Call for More Security for Belize’s Chiquibul Forest

Tensions have been mounting between Belize and Guatemala over illegal logging. In Belize, the Cabinet and the National Security Council have approved recommendations in an official paper submitted by the Ministry of Natural Resources in conjunction with Friends for Conservation and Development (FCD) calling for more security presence to protect Belize’s Chiquibul Forest:

The move is in response to exacerbating incursions into Belize by Guatemalan civilians who have been illegally logging millions of dollars worth of mahogany and cedar and extracting millions of dollars more in xate palm, as well as decimating the threatened scarlet macaws who have this rich, tropical forest as one of their last havens.

[. . .] Rafael Manzanero, FCD’s executive director, had made a public call last month for “more boots on the ground,” inside the Chiquibul. FCD is the co-manager of the 264,003-acre Chiquibul National Park, which has also been under siege for illegal incursions. Manzanero told us today that there are three functional observation posts and the only roaming patrol is at Tapir Camp.

He said that the hope is that the Ceibo Chico post, more south of the existing ones, would be established shortly. There is also a plan to establish two more patrol stations to help conserve the forest and its valuable resources, which include gold and the watersheds that feed water supply much of the country of Belize.

[. . .] Meanwhile, on Thursday, December 1, FCD hosted a high-level delegation of US and European diplomats, joined by staff of the Belize Ministry of Foreign Affairs. Among them were US Ambassador Vinai Thummalapally, British High Commissioner Pat Ashworth, Cosimo Lamberti Fossati of the European Union Head of Office in Belize, along with Belize Foreign Service officers – Ardelle Sabido and Rafael Baptist. The visit, said FCD, included observations of the xatéro trails and the illegal milpa farming activities from Caana temples in the Caracol area. They also had a chance to learn how the Chiquibul Forest Joint Enforcement Unit operates at Tapir Camp, FCD added.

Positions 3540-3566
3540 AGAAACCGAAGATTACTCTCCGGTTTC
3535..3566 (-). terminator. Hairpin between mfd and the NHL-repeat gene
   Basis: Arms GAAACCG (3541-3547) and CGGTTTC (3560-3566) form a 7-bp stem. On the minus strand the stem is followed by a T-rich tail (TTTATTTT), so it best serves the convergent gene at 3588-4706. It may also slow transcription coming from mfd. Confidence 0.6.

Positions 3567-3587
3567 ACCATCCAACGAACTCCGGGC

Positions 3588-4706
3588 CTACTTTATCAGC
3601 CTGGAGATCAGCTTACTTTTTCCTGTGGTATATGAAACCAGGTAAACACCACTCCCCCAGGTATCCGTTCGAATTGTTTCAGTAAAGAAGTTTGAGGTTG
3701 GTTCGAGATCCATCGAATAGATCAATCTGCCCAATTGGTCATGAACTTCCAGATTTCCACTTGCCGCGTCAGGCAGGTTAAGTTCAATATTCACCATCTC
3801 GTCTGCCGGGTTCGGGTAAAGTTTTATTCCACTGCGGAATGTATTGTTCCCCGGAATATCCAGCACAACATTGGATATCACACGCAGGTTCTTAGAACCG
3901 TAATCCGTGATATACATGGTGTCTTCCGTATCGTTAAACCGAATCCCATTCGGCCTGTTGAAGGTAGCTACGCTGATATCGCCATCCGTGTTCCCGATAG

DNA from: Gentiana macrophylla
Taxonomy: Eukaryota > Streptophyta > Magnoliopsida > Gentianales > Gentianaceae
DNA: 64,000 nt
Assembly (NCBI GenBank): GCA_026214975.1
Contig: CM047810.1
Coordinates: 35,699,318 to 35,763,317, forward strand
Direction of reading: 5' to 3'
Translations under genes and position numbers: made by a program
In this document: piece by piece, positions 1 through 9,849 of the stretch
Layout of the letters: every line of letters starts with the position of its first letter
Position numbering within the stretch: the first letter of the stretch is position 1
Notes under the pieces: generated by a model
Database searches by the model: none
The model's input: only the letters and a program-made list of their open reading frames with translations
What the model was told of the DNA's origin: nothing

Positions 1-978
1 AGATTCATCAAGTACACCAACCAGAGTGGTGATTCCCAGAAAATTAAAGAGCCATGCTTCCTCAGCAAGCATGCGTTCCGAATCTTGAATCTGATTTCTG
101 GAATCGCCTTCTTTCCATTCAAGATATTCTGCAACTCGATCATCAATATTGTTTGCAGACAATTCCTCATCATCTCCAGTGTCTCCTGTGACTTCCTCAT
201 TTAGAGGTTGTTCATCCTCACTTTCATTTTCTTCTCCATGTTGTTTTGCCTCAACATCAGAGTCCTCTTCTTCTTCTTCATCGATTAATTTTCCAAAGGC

[. . .] The issues raised with the officials, FCD said, were “the need for further reinforcement with conservation posts along the western border as well as more personnel from the security agencies to improve the patrolling and enforcement program.” They also talked about “the acquisition of appropriate equipment and field gear as well as joint training programs.”

[Article accessed through Green Antilles:]

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